Reconciliation in fisheries management will only come when DFO engages with us in joint decision-making that incorporates our knowledge and respects our Indigenous laws.

In Heiltsuk territory the problem is the same. “It seems the DFO does their due diligence in regard to their duty to consult with us,” explains Mike Reid. “But in a lot of cases it seems simply like a process they are going through. They come into the room, nod their heads and leave and then do exactly what they originally intended to do in the first place.”

“Our fight is not with fishermen. It is with DFO’s managers,” says Mike. “Most of the time when we explain to fishermen that we are closing an area because of conservation concerns, they are on board. They don’t want to see the stocks decline – their living depends on it.” In other words, most fishermen agree that the stocks should be managed better. Mike and Megan’s contention is that First Nations need to be directly involved in making those decisions.

A guy pulls a crab trap for a survey from the water.

Pulling traps during crab surveys.

Local knowledge and management is key

Part of the problem is DFO does not regularly have people on the ground within our territories. This typically means people in offices far away are making decisions about resources with no local knowledge or feedback from us. It also means relationships between DFO officials and our people are fleeting, with little opportunity to foster greater rapport.

“If they [DFO] had a greater presence here and met with us consistently, it would strengthen relationships. I think they would begin to trust our observations more,” says Megan. In the meantime, “DFO needs to accept that First Nations’ local knowledge is really valuable for management. I really believe in the value of local management and First Nations must be a key part of that.”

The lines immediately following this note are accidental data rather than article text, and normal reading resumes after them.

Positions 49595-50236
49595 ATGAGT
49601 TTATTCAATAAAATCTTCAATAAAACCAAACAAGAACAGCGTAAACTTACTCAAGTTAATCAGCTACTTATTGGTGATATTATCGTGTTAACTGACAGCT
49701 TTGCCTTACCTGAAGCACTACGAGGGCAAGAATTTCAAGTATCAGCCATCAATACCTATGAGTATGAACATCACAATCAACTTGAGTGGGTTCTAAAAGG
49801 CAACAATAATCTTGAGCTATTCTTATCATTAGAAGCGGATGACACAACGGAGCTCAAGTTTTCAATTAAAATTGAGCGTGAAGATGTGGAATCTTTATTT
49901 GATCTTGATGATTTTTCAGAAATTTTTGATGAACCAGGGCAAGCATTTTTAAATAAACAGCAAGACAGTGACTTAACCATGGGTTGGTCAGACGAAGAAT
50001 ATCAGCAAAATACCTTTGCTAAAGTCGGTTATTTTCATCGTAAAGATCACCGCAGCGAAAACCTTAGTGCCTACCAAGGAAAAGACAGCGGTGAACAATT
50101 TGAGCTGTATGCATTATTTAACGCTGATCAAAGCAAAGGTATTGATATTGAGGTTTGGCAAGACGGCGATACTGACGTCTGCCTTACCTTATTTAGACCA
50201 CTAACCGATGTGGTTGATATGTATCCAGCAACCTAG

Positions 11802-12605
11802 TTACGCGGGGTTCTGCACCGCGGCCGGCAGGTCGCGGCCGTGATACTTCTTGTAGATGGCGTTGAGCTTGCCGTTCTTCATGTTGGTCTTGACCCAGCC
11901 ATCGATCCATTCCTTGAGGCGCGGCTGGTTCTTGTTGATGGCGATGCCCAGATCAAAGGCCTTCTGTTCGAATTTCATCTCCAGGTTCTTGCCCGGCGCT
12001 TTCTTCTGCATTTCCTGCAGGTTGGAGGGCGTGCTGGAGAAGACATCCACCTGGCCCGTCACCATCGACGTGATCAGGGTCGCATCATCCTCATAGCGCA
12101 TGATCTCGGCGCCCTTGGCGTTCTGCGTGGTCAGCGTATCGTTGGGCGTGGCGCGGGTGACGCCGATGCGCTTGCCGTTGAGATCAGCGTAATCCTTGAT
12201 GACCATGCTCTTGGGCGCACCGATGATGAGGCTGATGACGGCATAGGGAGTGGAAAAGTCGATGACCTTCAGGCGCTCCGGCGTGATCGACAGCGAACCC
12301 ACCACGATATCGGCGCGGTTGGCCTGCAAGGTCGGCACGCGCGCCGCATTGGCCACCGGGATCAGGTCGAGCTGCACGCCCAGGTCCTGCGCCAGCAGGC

What it comes down to, explains Megan, is that the “DFO really need to sit with us and figure out this collaborative decision making process like we are proposing with crab. They have to trust that we are crucial to the sustainable management of our resources.”

Something has got to change

In reality, the DFO are the new kids on the block here. “We’ve harvested from the ocean for millennia and done it sustainably,” explains Mike. ”My Dad talks about going crab fishing with his uncle; they threw back the first crab every time. They took only what they needed, taking only the males, and leaving some of the big males so they can reproduce. These are examples of common sense management that our folks have gained over millennia. It is part of our culture and our heritage…these things are the foundation of good management.”

“DFO really need to sit down with us and figure out this collaborative decision making process like we are proposing with crab. They have to trust that we [First Nations] are crucial to the sustainable management of our resources.” Nuxalk Stewardship Director, Megan Moody.

With the combined pressures from commercial and recreational fishing on the central coast today, we need to incorporate the common sense practices of our Nations to manage the fishery. And we need a meaningful process to enable that. And that process must be built on a foundation of trust.

Mike is old enough to have witnessed major changes in his territory. “We are already being affected by the decline in fisheries and nobody’s listening. It is really stripping away our future here. I have five children and 14 grandchildren. When I think of their future it is really dismal. We are losing our way of life. Something has got to change.”

Cleaning salmon on the deck of a boat.

Cleaning salmon for a meal

Posted by CCIRA

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Central Coast Indigenous Resource Alliance